In The Divine Comedy by Dante, how did the main character, Dante, reeducate his will toward goodness when he took the journey?
Dante's will was reeducated toward goodness on his journey through the levels of the after-life by encounters with spirits who told their stories at each level; by discourse with the poet Virgil; by the guidance of his beloved Beatrice; by examination by the Saints in the eighth Paradise; and by the recommended prayers of Saint Bernard.
With Virgil as his guide and beginning at shores of suffering that led to the ten lower realms, Dante began with an encountered with those being punished for having no regard for good or evil and descended through ten dank regions, ending with those who were being punished for having been traitors. In these ten regions Dante conversed with souls to learn their crimes, which worked as a profound and successful object lesson of what things to shun on Earth.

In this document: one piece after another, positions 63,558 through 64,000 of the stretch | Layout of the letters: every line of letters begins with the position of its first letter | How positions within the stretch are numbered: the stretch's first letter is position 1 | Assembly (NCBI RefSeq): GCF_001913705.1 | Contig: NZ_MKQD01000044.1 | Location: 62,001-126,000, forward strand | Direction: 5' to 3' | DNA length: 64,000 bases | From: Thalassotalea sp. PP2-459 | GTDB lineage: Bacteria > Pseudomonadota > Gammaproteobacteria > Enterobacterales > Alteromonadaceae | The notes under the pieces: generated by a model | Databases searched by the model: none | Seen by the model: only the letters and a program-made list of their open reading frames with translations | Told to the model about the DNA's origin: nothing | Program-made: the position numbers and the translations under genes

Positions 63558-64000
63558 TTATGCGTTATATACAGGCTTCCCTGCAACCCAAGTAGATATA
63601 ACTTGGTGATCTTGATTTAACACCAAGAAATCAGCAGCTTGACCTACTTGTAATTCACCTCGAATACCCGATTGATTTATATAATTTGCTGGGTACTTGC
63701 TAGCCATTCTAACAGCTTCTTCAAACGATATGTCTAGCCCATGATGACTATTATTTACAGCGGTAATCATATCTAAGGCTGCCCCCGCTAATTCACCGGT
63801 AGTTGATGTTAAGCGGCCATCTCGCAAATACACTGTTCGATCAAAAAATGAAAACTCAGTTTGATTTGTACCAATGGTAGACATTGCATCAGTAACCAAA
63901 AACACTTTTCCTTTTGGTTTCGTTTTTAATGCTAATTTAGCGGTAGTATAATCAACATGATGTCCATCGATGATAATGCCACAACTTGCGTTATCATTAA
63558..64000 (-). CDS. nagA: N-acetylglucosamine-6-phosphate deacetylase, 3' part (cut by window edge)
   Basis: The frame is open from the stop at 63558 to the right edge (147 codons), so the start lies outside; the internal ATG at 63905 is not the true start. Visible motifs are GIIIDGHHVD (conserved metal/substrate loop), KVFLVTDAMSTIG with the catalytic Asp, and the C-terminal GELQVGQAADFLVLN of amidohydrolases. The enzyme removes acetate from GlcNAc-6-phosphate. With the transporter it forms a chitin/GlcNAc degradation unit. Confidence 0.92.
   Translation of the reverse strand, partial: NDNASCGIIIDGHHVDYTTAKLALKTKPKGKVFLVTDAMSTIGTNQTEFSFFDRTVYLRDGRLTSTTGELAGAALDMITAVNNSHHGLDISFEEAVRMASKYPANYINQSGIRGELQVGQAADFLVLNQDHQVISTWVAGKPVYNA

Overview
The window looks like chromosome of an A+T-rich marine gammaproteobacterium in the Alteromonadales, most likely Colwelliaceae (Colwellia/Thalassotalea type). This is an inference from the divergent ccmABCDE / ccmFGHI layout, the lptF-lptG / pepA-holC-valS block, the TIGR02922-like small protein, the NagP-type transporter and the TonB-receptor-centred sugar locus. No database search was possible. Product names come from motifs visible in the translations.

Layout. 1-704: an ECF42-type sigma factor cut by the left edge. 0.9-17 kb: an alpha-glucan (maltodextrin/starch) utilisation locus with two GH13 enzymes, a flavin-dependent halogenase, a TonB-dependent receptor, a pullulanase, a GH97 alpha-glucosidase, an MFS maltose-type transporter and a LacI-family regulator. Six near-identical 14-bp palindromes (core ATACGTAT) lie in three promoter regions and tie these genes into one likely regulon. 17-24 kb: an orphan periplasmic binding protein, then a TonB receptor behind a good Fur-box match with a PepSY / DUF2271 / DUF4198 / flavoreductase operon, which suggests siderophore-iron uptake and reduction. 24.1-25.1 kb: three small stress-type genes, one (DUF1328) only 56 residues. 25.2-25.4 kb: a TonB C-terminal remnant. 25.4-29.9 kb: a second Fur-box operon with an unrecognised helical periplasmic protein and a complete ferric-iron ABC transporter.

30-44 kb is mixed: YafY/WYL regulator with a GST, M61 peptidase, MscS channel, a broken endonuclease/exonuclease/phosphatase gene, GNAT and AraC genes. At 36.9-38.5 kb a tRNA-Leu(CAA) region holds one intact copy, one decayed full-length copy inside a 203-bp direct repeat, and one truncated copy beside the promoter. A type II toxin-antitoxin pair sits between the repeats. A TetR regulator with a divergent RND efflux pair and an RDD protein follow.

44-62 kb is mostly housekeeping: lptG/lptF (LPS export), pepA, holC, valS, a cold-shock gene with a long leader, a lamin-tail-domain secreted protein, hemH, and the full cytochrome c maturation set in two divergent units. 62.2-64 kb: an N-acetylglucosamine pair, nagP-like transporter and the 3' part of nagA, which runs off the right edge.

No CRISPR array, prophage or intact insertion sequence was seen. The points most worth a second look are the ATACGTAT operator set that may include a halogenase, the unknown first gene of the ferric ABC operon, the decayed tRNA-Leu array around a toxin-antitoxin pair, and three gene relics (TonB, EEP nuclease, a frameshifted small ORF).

In the realm of Purgatory, Dante conversed with souls in Ante-Purgatory who likewise told him their stories so that he might avoid the same errors. In Purgatory itself, Dante visited the various cornices and saw the punishments of the committers of sins from pride to lack of moral chastity. In these cornices, Dante saw punishments ranging from dragging heavy stones to purification by indescribable heat. Along the way, the poet Virgil spoke with him about the nature of love.
In Paradise, Dante was reunited with Beatrice through his repentance, and she became his guide, giving him understanding at each of the eight levels of Paradise. At the eighth of which he was examined, or questioned, by Saints Peter, James and John. after which he had conversations with Peter and Adam. Finally, Beatrice quietly returned to her throne, and Dante was left with Saint Bernard who instructed him in how to pray. This is the process through which Dante reeducated his will toward goodness.